From the start, Catelynn Lowell and Tyler Baltierra have put their kids first no matter what. Part of that meant Carly's adoption.
Now, she has sat down with her mother to talk about that choice, and how she's doing better for her kids.
During last night's Teen Mom OG, Catelynn Lowell had an important conversation with her mother, April Brockmiller.
Catelynn described herself as being in a "good place" in terms of her emotional state and her mental health.
But even a healthy state of mind needs continuing upkeep, and that means having hard talks (and having them on camera, if you want money).
Catelynn wanted to talk about "core trauma" that continues to linger from her history with her mom.
"I was glad you got help," April said with a powerful vibe of resignation.
She added: "I knew you needed it."
"If you don't say how you feel," Catelynn reasoned in response, "then things are just going to be built up."
Introspection, self-awareness, emotional honesty -- all of these are components of emotional and mental health.
Of course, Catelynn isn' the only one who has dealt with issues and trauma related to her mother.
April described how she herself "walked on eggshells" around her own mother.
Catelynn correctly pointed out that this is indicative of "generational trauma," a vicious cycle in which chldren repeat their parents' mistakes.
"And you're stopping it," April pointed out. Catelynn absolutely is.
Very simply, generational trauma happens when parents do not correct the mistakes that traumatized them.
This can be as simple as using emotionally charged verbal abuse to vent frustrations at children to inflicting monstrous abuse upon them.
Catelynn has gone through a lot of work to ensure that she does not pass this family curse to her children.
That takes remarkable strength, but it's always worth it to do the right thing.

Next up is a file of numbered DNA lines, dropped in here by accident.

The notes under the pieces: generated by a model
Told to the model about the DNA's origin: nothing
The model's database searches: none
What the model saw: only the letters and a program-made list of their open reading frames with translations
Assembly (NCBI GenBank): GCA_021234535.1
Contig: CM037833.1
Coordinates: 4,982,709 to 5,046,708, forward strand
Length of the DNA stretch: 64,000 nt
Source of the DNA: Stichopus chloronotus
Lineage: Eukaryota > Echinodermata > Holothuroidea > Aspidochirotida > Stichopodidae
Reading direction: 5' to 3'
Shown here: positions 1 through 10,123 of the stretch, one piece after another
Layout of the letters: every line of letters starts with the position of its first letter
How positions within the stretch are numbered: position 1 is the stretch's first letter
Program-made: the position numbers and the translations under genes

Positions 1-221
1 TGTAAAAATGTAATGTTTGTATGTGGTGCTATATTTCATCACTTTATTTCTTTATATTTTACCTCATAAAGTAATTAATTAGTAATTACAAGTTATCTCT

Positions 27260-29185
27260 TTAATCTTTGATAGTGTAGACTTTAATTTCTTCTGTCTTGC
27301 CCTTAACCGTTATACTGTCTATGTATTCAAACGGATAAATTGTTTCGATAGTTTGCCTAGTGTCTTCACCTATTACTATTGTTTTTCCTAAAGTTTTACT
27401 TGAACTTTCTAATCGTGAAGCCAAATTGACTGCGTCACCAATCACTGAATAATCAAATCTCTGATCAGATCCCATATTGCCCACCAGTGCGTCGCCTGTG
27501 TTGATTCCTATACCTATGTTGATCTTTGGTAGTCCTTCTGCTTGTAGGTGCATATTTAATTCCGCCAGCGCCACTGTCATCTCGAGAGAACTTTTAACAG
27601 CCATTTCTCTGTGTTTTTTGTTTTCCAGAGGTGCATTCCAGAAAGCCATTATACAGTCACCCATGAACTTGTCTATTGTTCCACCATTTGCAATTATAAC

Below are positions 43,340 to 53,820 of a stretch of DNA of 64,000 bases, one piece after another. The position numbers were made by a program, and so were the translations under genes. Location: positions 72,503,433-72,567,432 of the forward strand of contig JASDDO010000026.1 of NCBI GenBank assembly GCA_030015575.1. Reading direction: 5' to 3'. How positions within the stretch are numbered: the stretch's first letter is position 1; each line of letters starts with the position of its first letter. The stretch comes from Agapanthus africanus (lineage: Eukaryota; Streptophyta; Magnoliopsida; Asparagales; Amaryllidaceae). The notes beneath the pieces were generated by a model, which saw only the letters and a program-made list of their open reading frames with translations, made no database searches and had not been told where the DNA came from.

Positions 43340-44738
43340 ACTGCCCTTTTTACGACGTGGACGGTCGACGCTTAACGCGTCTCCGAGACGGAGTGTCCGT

They also spoke about Carly's adoption and how Catelynn had broken the news to her mom when she was 16.
Catelynn herself did not recall how the discussion had gone down, but April did.
She remembered that particular talk very clearly, because it was on Mother's Day.
"You did the right thing," she praised Catelynn. "I'm glad you did what you did."
Catelynn told her mother that she appreciated the encouraging words.
Hearing April's endorsement meant "a lot" to Catelynn.
Healthy communication in a once-toxic family relationship is not always possible -- and sometimes, people shouldn't even try.
But in Catelynn's case, she feels better off developing healthy communication with April and explaining her process.
Tyler and Catelynn are not kidding about putting their kids first.
Nova and Vaeda are young, now, but they have already spoken with Nova about how there is a chance that some people may know of her from TV.
If their kids end up bullied or otherwise miserable because they are reality stars, Tyler and Catelynn will end their reality careers.
No TV show is worth a child's mental health.
You only get one childhood.
Catelynn knows that very well.
Filming has allowed them to take care of their own needs and those of their children in ways that very few other opportunities in life would have.
But money is only part of the equation of giving your children a successful, secure future.
Catelynn and Tyler know that all of the money in the world won't help Nova and Vaeda if their mental and emotional health suffer as they develop.
(Seriously, how many wildly rich kids have gone astray -- or worse -- despite, on paper, being perfectly prepared for the world)
Love, patience, and affection will give them the emotional support that their developing minds need to prepare for their futures.
Otherwise, what is the point?
Vaeda and Nova's parents are doing what fewer and fewer parents can do these days -- saving up for their lives, including college.
Tyler and Catelynn are making sure that their children will have financial stability, no matter what.the future may hold.
Combining that with an emotionally healthy upbringing, and they're truly set for the future.
Catelynn went through some rough experiences and learned some hard experiences, but Nova and Vaeda -- and Carly -- will not be part of that generational trauma.